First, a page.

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April Fool’s Day Rundown – Nerding Out On Cryptocurrency Pranks And Jokes

Every year on April 1 – April Fool’s Day – members of the crypto sphere try to outdo each other with nerdier and nerdier inside jokes and pranks, and this year has not proven to be any different.

Subreddit /r/bitcoin saw a fake post in 2015 about a return of all Bitcoin (BTC) stolen from now-defunct crypto exchange Mt. Gox by a former DEA agent seeking a plea deal. In 2017, Ethereum (ETH) co-founder Vitalik Buterin wrote a prank blog post claiming that ETH would change from its Proof of Work (PoW) algorithm to the Proof of Authority (PoA) in 2018.

This year, Buterin posted another April Fool’s blog post announcing the launch of an Ethereum “stablecoin” called the World Trade Franc (WTF). The WTF, which Buterin refers to as “combin[ing] all benefits of capitalism and socialism with none of the downsides of either,” is currently being marketed to “sketchy Pacific island nations national governments.” Below is a screenshot of WTF’s “people:”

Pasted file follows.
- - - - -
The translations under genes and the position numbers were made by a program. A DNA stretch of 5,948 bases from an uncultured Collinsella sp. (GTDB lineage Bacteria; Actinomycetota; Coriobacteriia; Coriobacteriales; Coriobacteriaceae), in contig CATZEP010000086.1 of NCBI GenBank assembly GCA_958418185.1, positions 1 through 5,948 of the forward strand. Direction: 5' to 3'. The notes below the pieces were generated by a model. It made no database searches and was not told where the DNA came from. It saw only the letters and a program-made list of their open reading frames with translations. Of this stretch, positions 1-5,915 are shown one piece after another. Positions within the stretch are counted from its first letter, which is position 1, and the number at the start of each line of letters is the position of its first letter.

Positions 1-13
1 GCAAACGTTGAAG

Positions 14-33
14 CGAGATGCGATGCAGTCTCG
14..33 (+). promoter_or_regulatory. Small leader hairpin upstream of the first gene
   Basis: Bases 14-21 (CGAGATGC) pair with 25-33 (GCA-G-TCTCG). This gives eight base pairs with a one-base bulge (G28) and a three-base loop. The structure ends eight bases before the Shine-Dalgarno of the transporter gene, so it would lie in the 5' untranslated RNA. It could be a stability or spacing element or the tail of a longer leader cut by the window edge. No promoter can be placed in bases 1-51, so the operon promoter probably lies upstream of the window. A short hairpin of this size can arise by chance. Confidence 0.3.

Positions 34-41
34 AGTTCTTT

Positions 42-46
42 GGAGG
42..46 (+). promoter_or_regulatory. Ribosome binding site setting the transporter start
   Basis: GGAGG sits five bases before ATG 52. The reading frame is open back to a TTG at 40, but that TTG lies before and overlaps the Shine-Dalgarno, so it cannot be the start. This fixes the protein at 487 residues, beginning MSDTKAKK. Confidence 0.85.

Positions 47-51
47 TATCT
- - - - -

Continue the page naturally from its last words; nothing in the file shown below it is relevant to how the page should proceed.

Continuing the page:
WTF’s “people”

Jesus Coin, described on Twitter as “THE currency of God’s Son,” tweeted today in another apparent Buterin-related prank about the new addition of Ethereum’s co-founder to their management team:

Coinmarketcap, a popular cryptocurrency market cap ranking resource, added a “Lambo” currency reference for its listed assets, showing how many “Lambos” each currency is roughly worth. As Bitcoin is currently trading for around $6,561, one Coinmarketcap’s “Lambo” is equal to exactly $200,000.


Reddit user drowssap5 has also gotten into the April Fool’s spirit, posting on subreddit /r/buttcoin that Tether had finally released their long-awaited full audit, with the following caveat:

“Just kidding. They wouldn’t do that.

Happy April Fools day!”

Bitrefill, a service for adding money to prepaid phones with Bitcoin, posted on both Twitter and their blog today that they are changing their name to “S**trefill,” even going as far as to change their official URL to mimic their “new name.”